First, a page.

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Silver: 3 New Tech Uses to Grow 275% by 2018

Silver use set to jump in flexible touch screens, LED chips and semi-conductor stacking...
 
SILVER USE in three fast-growing technologies could grow 275% over the next four years, according to new research.
 
Produced for the Washington-based Silver Institute of international miners, refiners, wholesalers and manufacturers, the 22-page report notes that these newer uses of silver "might at first glance seem modest" compared to industry's total 15,000-tonne demand for silver per year.
 
But looking at flexible screens, LEDs and interposers for stacking semi-conductor chips in electronics, London-based consultancy Metals Focus sees these 3 technologies together growing their annual silver use from 125 tonnes to 450 tonnes and more by 2018.
 
"Although not 'new' technologies" in themselves, says Metals Focus, their application of silver "is yet to reach widespread commercial use." Indeed, it was the 4.5-fold surge in silver prices from 2009 to 2012 – caused by the financial crisis – which led mobile devices such as cell phones and e-readers to use other conductive ink materials, says a separate report from forecasting consultancy IDTechEx, focusing instead on using indium-tin oxide (ITO).
 
With flexible displays now gaining market-share however, "ITO faces some critical drawbacks," notes Metals Focus' silver technology report, because it is a "brittle, fragile material". Using silver nano-wires instead can make the screen as flexible as the material supporting it, while in terms of visual performance, "95% transparency has already been achieved by some industry players."
 
Putting the ink/paste component of the conductive screen industry's costs at $1.6 billion for 2014, IDTechEx sees the market growing 4.5% per year over the next decade. Touch screens employing silver in the conductive ink currently use some 18-20 grams per square meter on one estimate. Indium itself is primarily mined in China, whereas silver is mined worldwide.  
 
Forecasting company IHS believes sales of non-ITO touch screens could grow 300% in 2014 alone. According to David Jollie, precious metals analyst at Japanese trading house and London market-maker Mitsui, "Growth in tablets, smart phones and particularly touch screen monitors means silver demand could double here over the next decade, more than offsetting any weakness in silver demand from the photovoltaic [solar panel] sector."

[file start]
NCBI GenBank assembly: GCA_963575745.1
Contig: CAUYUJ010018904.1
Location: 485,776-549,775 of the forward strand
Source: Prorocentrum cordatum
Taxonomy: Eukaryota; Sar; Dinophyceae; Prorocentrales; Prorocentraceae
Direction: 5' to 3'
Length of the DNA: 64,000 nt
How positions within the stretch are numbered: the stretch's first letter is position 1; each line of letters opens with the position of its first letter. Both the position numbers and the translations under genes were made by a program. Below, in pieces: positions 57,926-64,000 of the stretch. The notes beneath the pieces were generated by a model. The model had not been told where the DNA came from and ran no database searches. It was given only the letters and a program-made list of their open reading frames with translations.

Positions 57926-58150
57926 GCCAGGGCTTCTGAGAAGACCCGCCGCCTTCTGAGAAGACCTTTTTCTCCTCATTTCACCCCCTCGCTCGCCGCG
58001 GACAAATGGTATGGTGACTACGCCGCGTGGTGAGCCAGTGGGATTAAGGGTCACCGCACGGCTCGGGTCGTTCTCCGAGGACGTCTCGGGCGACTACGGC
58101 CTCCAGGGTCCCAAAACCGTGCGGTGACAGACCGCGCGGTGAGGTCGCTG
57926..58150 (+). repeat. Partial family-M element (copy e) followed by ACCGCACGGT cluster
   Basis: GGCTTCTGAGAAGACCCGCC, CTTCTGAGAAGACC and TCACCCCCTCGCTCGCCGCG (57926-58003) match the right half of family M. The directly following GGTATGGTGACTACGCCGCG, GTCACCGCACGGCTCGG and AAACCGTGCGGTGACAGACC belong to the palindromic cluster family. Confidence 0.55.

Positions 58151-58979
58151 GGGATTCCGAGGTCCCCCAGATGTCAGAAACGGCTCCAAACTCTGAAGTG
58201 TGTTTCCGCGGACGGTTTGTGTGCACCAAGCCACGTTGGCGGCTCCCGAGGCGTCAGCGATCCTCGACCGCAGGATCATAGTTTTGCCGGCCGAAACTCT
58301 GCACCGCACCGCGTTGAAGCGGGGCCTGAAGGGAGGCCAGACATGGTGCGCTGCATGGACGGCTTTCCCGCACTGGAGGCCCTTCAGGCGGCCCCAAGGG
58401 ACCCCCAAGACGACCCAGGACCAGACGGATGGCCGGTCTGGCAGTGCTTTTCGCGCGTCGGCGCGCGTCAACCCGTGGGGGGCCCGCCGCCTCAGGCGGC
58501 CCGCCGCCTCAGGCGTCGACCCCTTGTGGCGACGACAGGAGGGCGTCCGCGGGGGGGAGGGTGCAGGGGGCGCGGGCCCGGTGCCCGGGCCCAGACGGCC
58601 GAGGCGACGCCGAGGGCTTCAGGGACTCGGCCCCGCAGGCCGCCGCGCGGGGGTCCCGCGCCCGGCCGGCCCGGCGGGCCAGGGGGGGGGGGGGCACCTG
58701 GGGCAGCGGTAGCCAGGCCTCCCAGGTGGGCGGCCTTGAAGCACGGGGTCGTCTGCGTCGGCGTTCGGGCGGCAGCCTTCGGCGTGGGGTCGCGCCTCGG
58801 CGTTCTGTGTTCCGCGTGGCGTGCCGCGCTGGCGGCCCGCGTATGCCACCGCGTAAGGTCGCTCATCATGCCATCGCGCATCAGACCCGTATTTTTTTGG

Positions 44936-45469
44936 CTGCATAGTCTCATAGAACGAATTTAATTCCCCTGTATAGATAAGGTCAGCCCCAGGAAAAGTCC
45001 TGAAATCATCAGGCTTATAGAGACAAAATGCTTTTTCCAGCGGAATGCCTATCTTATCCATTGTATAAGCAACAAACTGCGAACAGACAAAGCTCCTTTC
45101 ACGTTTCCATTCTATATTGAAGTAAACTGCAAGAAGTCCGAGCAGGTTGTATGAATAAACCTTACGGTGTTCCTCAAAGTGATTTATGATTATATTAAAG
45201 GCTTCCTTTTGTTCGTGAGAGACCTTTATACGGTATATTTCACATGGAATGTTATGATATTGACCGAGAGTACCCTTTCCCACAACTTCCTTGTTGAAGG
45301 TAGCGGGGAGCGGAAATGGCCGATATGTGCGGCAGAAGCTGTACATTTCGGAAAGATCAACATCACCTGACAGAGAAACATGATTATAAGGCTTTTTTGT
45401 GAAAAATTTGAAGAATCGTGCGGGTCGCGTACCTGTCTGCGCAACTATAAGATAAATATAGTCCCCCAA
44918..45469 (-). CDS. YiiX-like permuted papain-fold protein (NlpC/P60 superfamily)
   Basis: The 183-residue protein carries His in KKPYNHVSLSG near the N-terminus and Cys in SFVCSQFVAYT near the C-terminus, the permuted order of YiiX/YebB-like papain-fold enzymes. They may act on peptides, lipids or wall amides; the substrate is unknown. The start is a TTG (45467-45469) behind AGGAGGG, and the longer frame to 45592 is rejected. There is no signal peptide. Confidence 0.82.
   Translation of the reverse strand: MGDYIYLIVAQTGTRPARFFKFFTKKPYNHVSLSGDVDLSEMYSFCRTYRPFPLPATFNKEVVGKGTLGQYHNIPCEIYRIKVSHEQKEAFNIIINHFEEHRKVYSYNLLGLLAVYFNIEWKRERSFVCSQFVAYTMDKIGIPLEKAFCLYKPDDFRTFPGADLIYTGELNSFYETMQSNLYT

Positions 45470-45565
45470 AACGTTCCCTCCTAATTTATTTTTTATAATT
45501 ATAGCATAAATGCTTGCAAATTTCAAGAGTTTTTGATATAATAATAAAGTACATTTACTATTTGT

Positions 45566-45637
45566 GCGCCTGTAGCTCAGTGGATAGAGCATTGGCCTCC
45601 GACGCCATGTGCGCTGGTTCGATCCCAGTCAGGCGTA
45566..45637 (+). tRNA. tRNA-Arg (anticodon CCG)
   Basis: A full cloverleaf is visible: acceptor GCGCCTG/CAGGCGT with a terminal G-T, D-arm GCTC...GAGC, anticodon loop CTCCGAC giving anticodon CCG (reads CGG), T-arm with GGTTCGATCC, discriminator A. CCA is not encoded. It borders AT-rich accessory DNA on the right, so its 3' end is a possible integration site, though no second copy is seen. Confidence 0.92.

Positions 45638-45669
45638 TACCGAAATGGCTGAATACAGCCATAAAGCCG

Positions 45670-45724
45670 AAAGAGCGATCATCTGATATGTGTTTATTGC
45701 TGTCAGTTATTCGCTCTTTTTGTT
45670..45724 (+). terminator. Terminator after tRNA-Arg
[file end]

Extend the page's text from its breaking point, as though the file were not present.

Global demand for LED chips (light-emitting diodes) is meantime set to reach 61 billion units this year, according to NPD Display Search, more than 250% above the level of only two years ago. Falling demand for LED chips in televisions and other smaller devices is being more than offset by outdoor use and general lighting. Pressured to boost energy efficiency further, the industry is increasingly using silver both to reflect light out of the module, and also in the bonding wire and adhesive layer needed to construct it.
 
Metals Focus' third new silver technology, interposers, enable electronics manufacturers to "stack" micro-chips, saving space and boosting functionality. Connecting the different chips together, "Traditionally interposers have been made of silicon," says their report for the Silver Institute, but new demands means that material "is fast approaching its limit in terms of performance" and cost efficiency.
 
Using silver is very early-stage yet, Metals Focus stress, and the metal does face competition from other solutions, notably copper. Starting however from a current annual estimate of only 15 tonnes, commercial roll-out "could in principal" see 10-20 times as much silver being used for interposer technology by 2018, "underpinned by strong end-use demand."

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